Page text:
Oil paintings, ink sketches, sculptures in wood and bronze – Adolfo Pérez Esquivel, winner of the Nobel Peace Prize in 1980, makes public his other life in art.
Last weekend, the human rights activist opened a new exhibition bringing together his work from the 1950s to the present day.
Pérez Esquivel, an intense human rights activist who was tortured as a prisoner during the 1976-1983 military dictatorship, is less well known as an architect and artist, the subject of his studies at the University of La Plata and the Escuela Nacional de Bellas Artès.
But with the exception of a series of drawings from the La Boca neighborhood of the 1950s and portraits of his wife Amanda and son Ernesto, his new exhibition at the Lucy Mattos Museum in the suburb of Greater Buenos de Béccar (San Isidro ) presents works reflecting a strongly political component.
“For me there is no difference between art and life, it’s the same thing. It’s the form of saying something that you carry inside and that you want to transmit”, said Pérez Esquivel in an interview with the AFP news agency.
Drawings from the bombing of an Iraqi safe haven in 2001 and a trip to Hiroshima are on display along with the acrylic sketch titled The virgin of the cartoneros (as those who recycle waste are called in Argentina).
“This work will eventually go to cartoneros. They know it and expect it,” he stressed, adding: “Nobody taught me poverty since I was one of the poor.”
“The Art Remains”
Born in 1931 in Buenos Aires, Pérez Esquivel lost his mother at a very young age and was entrusted to the care of nuns in a boarding school and his maternal grandmother, of indigenous and Guarani origin.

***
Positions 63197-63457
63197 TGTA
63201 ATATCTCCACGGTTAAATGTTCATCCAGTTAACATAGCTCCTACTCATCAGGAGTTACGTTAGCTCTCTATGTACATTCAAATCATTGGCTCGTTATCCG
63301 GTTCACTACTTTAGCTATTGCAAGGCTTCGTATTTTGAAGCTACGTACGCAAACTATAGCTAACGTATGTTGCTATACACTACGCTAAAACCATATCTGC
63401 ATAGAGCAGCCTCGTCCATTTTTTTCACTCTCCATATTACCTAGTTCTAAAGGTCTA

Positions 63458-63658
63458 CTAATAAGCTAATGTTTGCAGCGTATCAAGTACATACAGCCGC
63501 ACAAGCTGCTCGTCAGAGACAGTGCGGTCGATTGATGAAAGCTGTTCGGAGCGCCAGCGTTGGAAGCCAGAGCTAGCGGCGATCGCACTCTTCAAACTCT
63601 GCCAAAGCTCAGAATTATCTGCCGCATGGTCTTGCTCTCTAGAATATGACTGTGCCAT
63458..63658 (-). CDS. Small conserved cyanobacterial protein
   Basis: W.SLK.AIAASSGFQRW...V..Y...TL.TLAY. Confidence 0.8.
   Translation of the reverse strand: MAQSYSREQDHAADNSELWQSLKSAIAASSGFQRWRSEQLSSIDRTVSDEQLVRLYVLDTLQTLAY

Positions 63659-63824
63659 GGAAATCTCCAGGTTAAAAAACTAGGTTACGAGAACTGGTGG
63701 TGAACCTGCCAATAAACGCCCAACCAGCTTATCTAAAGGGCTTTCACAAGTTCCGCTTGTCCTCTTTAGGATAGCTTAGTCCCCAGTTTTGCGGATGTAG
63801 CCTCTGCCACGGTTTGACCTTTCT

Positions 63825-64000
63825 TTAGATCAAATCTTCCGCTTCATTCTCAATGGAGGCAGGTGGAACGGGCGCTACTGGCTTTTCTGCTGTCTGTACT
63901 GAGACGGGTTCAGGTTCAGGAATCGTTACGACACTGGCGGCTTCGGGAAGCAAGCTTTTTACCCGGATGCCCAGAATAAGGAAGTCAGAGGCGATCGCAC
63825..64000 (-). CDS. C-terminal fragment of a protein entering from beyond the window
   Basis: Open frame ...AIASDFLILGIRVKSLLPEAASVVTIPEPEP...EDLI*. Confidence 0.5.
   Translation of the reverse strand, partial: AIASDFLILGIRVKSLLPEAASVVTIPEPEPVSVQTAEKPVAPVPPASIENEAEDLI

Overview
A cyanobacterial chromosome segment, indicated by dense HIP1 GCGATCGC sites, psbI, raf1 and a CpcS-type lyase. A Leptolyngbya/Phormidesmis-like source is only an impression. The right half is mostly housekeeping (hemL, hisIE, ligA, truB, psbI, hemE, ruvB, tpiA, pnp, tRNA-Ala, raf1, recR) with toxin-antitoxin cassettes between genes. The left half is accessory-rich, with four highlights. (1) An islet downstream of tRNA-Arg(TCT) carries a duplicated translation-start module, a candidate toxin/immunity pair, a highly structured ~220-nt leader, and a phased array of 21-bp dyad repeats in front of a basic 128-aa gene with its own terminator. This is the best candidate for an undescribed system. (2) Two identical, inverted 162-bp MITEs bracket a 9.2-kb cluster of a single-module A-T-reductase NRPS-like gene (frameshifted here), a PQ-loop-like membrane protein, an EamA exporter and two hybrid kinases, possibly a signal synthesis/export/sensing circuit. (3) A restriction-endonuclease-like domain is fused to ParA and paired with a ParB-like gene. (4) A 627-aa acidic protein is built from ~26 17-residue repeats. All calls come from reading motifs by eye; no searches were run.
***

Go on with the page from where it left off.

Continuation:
“Iraq and Hiroshima were scenarios in which I took part. They didn’t tell me, I was there. Art generates memory. We pass and art remains”, affirms- it, evoking images of war.
The exhibition also includes a painting of the refugees he met on the island of Lesbos (Greece) and episodes from contemporary Argentine history.
Laura Casanovas, curator of the exhibition, explained that in the case of Pérez Esquivel, “art was never excised from the struggle”.
“Ink drawings, woodcuts, acrylic paintings, watercolors and sculptures all reveal different stylistic stages with artistic proposals as close to realism as they are to the avant-garde, especially with roots Latin Americans, but with their own formal solutions,” she added. adds.
Although Pérez Esquivel has a mural in the cathedral of Riobamba (Ecuador) another in Curitiba (Brazil) and a sculpture in homage to Gandhi in Barcelona (Spain), among other permanently installed works, this exhibition is his first for over 40 years.
“I had a lot of jobs and time flies”, he justifies not having organized an exhibition before.
At 90, and following a recent stroke, he continues to paint. Right now he is recreating The last supper in a work still in progress and in which he will include the Virgin Mary and Mary Magdalene, as well as the 12 disciples.
With his deep religious convictions, Pérez Esquivel was very close to liberation theology and was an activist in Christian movements based on nonviolence. His paintings highlight the main figures of this section, such as Archbishops Helder Camara of Brazil and Arnulfo Romero of El Salvador.
“I went through the torture and the thefts of death but I never went into existential angst. It was my spirituality that saved me and kept me from seeing horror and death,” says this slow-voiced man who barely needs a stick to walk.
Among the paintings on display, one of his favorites is death in love with life (“Death in Love with Life”), in which a skull offers a flower to a seated woman.
“Life and death are the same thing. There is not one without the other,” he says.
by Nina Negrón, AFP
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